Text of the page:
Introduction

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Introduction

Henry VII

Henry Tudor, son of Edmund, Earl of Richmond, and the 13 year old Margaret Beaufort, was not born to be King of England. The baby boy that was born in Pembroke castle on the 28th January 1457 was born into a dangerous world, especially for a Lancastrian. In fact, Yorkists kidnapped him as a young boy when they took Pembroke castle, and he spent some time in the custody of the Duke Of York, who had claimed the throne just before Henry's birth.

In 1471, at the age of 14, he left Britain to live in exile in Brittany. While there, under the guardianship of his uncle Jasper, his preparation for kingship began. (He was one of the few remaining Lancastrian claimants in the 1470s.) Then in 1485, with the backing of the King of France, and still only 27, he began his bid for the English throne. He landed on the Welsh shore and marched through Wales to the midlands, gathering support as he went. He met Richard III and his forces just outside the small market town of Market Bosworth, where, for the last time in English history, an English king (Richard III) was defeated and killed in battle. Henry claimed the crown for himself (once it had been retrieved from a nearby bush - allegedly).

Historians don't really disagree about the events that took place before the Battle of Bosworth (22nd August 1485). The consternation arises over the ensuing events.

Historians disagree over whether Henry made drastic, moderate, little, even no, changes to the way in which the country was governed. One thing is for sure, and most historians are agreed on this, whatever he did it seemed to bring stability to the realm. England had been tormented by war and political faction in the 30 years prior to Bosworth, in a kind of long and drawn out civil war centred on the fates of two families - York and Lancaster. Henry's reign saw threats dealt with promptly and effectively, and long periods of peaceful relations with other countries. Henry's marriage to Elizabeth of York united the two warring families. The red rose of Lancashire was entwined with the white rose of Yorkshire to produce the Tudor rose. (Still on the rose theme, their first son, Arthur, was nicknamed 'The Rosebush of England'.)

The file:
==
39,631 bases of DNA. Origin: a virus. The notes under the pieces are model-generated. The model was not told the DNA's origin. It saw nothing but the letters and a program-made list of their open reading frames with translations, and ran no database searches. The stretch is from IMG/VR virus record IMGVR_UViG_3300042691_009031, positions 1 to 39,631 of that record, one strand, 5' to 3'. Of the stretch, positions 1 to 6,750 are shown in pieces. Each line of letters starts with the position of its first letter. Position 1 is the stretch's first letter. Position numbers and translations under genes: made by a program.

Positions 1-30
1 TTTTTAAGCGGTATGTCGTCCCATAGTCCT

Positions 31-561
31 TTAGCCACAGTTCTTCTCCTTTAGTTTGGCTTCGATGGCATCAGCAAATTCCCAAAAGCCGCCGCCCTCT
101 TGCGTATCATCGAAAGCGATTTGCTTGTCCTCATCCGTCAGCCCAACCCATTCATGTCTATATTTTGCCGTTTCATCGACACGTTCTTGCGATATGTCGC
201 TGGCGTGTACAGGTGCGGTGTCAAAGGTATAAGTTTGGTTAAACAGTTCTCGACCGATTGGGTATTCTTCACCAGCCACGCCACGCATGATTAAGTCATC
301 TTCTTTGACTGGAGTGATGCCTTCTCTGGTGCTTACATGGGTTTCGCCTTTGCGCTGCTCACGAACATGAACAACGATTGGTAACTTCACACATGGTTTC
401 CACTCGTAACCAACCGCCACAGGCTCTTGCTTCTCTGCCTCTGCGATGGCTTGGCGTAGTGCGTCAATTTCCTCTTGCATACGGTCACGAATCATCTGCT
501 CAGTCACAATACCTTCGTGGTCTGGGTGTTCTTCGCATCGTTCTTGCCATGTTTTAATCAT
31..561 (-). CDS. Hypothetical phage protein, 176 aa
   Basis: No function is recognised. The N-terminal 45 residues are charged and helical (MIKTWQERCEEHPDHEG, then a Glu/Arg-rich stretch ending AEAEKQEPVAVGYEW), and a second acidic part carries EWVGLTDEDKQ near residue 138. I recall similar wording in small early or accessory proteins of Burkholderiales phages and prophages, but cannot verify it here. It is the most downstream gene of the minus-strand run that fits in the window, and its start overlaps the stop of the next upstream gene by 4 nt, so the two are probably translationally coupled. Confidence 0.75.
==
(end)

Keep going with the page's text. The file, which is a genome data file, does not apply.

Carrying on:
The real historical issues concern Henry's dealings with the nobility, and his domestic policies. Whereas some historians stress change here others maintain that there was nothing new in Henry's policies. He was harsh with the aristocracy, and yet unwisely lenient with some who rebelled; he sought ways to increase the crown's coffers, and yet spent lavishly at court, leaving debts when he died; he sought a policy of peace but had a reputation as a warrior, leading his armies into battle himself; he tried to promote trade abroad but always made it obvious that commerce came second to dynastic priorities; he ruled by parliament, council and to some extent personally. What was this man? This King? Was he a planner, or did he react to events as they happened? How should we measure the level of his success?

Henry has had a reputation as a boring monarch. He wasn't touched by scandal once, in contrast with his son of the same name. He only married once! He didn't seek glory in warfare, he didn't try to overhaul the way the major institutions of the country were run, he lived beyond his teenage years, he didn't burn hundreds of his citizens, and he didn't have an Armada. His historical reputation has been dwarfed by the exploits of his son and grandchildren. He's the lesser known and yet perhaps the greatest of all the Tudor family.

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